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The BC Election Result

Discussion in 'Politics' started by revsdd, May 10, 2017.

  1. revsdd

    revsdd Faith ... Not Fear

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    As we've noted at times, it's difficult for whatever reason to get a discussion going on Canadian politics. I did think that the election results in British Columbia last night were interesting. It's a minority government - the first in BC in something like 65 years. The BC Liberals won 43 seats, the BC NDP won 41 seats and the BC Greens picked up 3 seats.

    This is new and uncharted territory for the Green Party in Canada. They've never really even been close to having anything resembling power or influence. Now, suddenly they have the balance of power in BC and will basically decide who gets to govern. Christy Clark has already said that she'll stay on as Premier, but in the wake of the election results, it's really up to the Greens whether they support the Clark Liberals or the NDP led by John Horgan. And I wonder what they'll be looking for in exchange for their support.

    It's a tough decision. Propping up a minority government doesn't usually work to the advantage of the party doing the propping up. If things go well the governing party gets the credit and if things don't go well the electorate swings to the Opposition and not the third party that kept the government that's not doing well in power. So the Greens in BC have some tough decisions to make. I expect Elizabeth May (as a Green MP from British Columbia) will share her opinion with Andrew Weaver (the Green leader in BC) but probably not publicly. This is quite an opportunity for the Greens - but it also comes with some big risks.

    In a way up until yesterday you could say that the Greens in Canada were as pure as the driven snow. They've never really had to start thinking about what their priorities are, what they're willing to compromise on, what party they prefer to work with, etc. etc. It will be fascinating to watch - even if from a distance.
     
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  2. GordW

    GordW Church-Geek-Oramus

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    THere is one riding where the margin was 9 votes so there is going to be some time before results are official..it could then sway the Liberals into the barest of majorities.

    From what I hear there is little evidence that the parties involved will be really willing to play nce together--which is a requirement either for a coalition (which if it could happen would give either the Liberals or the NDP a majority depending who the Greens play ball with) or for a minority government to be maintained.
     
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  3. Mendalla

    Mendalla Administrator

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    I've already heard that the Greens are insisting that electoral financing reform in the vein of what has already happened in other jurisdictions (banning corporate and union donations and that sort of thing) is a non-negotiable. That could be a tough pill to swallow for Clark, who has kept BC out of the whole wave of financing reform that has been going on since Chretien banned corporate donations federally. Not sure what other strings they'll be attaching.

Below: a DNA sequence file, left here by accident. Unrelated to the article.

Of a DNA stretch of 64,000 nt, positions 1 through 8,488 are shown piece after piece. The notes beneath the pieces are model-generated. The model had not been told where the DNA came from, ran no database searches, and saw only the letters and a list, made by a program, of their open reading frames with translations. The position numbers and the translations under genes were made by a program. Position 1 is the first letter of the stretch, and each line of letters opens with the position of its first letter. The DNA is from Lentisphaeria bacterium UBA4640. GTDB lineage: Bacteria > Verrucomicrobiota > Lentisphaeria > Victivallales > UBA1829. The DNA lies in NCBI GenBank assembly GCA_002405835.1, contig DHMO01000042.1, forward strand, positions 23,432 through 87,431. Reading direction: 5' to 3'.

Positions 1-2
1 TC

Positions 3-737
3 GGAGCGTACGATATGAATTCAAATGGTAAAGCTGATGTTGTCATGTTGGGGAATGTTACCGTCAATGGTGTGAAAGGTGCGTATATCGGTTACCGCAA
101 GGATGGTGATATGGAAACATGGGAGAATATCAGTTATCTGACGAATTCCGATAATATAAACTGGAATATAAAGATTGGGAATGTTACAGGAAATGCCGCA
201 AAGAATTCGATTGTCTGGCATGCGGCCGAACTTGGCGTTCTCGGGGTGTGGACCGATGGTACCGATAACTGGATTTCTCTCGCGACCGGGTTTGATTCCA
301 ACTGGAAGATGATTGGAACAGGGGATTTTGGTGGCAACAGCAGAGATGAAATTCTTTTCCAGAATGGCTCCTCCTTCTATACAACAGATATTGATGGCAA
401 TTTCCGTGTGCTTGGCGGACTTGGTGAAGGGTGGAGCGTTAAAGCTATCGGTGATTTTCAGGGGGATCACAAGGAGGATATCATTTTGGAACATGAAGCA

4. Carolla

    Carolla wondering & wandering

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    So - politics is definitely NOT my area of strength ... hence a question (hold your laughter please!) - do the Greens need to declare an alliance, or could they vote issue by issue as they see fit?

    It is an interesting position for them for sure, and I imagine a bit of a surprise to the Liberals. Wonder if they will listen any better now?
     
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  5. revjohn

    revjohn Well-Known Member

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    Greens get to play King/Queen maker eh?

    That should be interesting. Briefly.
     
  6. revsdd

    revsdd Faith ... Not Fear

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    They could vote issue by issue. If they do that, however, they could be blamed for causing instability and uncertainty. Having power - even the balance of power in a minority government - is a potential minefield no matter what they do.
     
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  7. Tabitha

    Tabitha journeying

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    It's really still up in the air. and I did vote in the election. Elected officials have been known to cross the floor. Greens could swing to either side depending on each issue. A vote of non-confidence could occur.
    I think Christy may be premature in celebrating a win!
     
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  8. revsdd

    revsdd Faith ... Not Fear

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    One thing I chuckle about is that some of the news coverage makes one think that minority government is some unknown thing and that BC is trying to chart a course through completely unknown waters. Yes, there hasn't been one in BC in 65 years. Yes, they are inherently more unstable that majority governments. But we use the same system of government through the entire country, and it's not as if there are no precedents anywhere in Canada for what happens when there's a minority.
     
  9. Luce NDs

    Luce NDs Well-Known Member

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    Greens ... the return of Demetria and all associated ... the sacred blanket!